Snarkling Clean

Snarkling Clean- because you don't have to cuss to make fun of stuff. Two dedicated readers discuss romance novels- from what made us weep with joy to what made us want to poke pencils through our eyeballs.

Sunday, March 19, 2006

History Ho Part Four: Westward Ho!

Okay, I know it's been a week. But I can tell you that one-dose Zithromax can kick the unsuspecting butt of any sinus infection who wants to hang on you. It rocks, people! I'm so grateful I'm not sneezing anymore I could literally weep. And those little tablets that release menthol vapors in the shower? WHY DID SOMEBODY WAIT SO LONG TO INVENT THESE, BECAUSE, GOD. I'm buying stock in this company, I swear. Anyway, on to part four.

There is probably no period in history that has captured the collective American imagination like the Wild, Wild West. I'm firmly on that there train, pardner. I LOVE Westerns.

The time period in romances can vary between 1803 (the Louisiana Purchase) to roughly 1900. Most western romances, however, take place from 1865, when the Civil War ended, to 1890, when the modern age started to take over. Funny how that short 25 year span will always be iconic America.

I break western romances into two categories:
Wild West: Bonanza. Gunsmoke. Deadwood.
Pioneer: Little House On the Prairie.

Actual Pioneer stories fascinate me. Fictional Pioneer stories bore me. If you ever get the chance, go to your library and read some of the diaries of pioneer women. The hardships they endured, the sickness, threat of attack and injury, and the rigors of daily life almost paled in comparison to the mind-numbing loneliness and isolation. And many of these women left everything they knew, everyone they knew; their families and friends and all that was familiar and dear because their husbands had a dream. I'll never understand why there aren't more stories of pioneer men who had sudden 'bad accidents' that forced their returns to the civilised East. "Really, dear, I have no idea how that wagon axel broke."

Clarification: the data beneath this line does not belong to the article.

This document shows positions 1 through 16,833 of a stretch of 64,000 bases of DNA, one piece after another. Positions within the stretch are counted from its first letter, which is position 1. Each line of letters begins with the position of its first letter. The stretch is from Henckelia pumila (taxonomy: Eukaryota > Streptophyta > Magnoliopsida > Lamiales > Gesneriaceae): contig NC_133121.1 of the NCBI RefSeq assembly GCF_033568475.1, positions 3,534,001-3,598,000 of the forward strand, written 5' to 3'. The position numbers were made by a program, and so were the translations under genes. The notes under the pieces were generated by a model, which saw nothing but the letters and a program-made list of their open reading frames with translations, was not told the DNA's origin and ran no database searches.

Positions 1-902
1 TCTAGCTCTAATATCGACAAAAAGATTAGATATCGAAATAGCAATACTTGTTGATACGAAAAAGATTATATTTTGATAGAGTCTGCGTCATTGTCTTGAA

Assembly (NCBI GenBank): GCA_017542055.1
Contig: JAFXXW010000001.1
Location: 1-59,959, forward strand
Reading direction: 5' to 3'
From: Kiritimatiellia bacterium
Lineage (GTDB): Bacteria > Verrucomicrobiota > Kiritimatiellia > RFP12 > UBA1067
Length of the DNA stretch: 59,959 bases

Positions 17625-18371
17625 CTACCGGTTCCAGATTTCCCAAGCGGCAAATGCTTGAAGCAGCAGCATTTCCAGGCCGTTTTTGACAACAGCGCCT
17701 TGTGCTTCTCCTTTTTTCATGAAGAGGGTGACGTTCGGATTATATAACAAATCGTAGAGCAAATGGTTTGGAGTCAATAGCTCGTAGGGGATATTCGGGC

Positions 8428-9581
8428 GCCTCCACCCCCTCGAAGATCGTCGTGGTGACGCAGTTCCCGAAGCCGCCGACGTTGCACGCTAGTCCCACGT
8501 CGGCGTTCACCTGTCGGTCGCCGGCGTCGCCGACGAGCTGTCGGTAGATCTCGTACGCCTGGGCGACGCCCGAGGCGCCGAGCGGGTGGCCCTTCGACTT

Which is probably why I can't get into fiction about those women. As I've said before, I read to escape; and I don't care what the author's vision is, when I'm giving up my time to read it's all about me. A world where a woman's lot was unending backbreaking labor, with babies coming frequently and dying frequently, where the crop could burn in a drought or be ruined by a storm or be eaten by hordes of ravenous bugs, where a woman was lucky if she saw another human much less another woman for months on end, is not a world I want to visit. Rare is the Pioneer story I have enjoyed- I was always so mad at the man for dragging his family halfway across creation to face all this crap so he could Build Something Enduring I wanted him to get a nasty rash. And since he's never too tired from his own hard work to forego Tea and Crumpets or at least make sure she doesn't get pregnant until there's a darn roof on the soddie, I wanted him to die by the jaws of a rabid raccoon. I just can't root for that hero.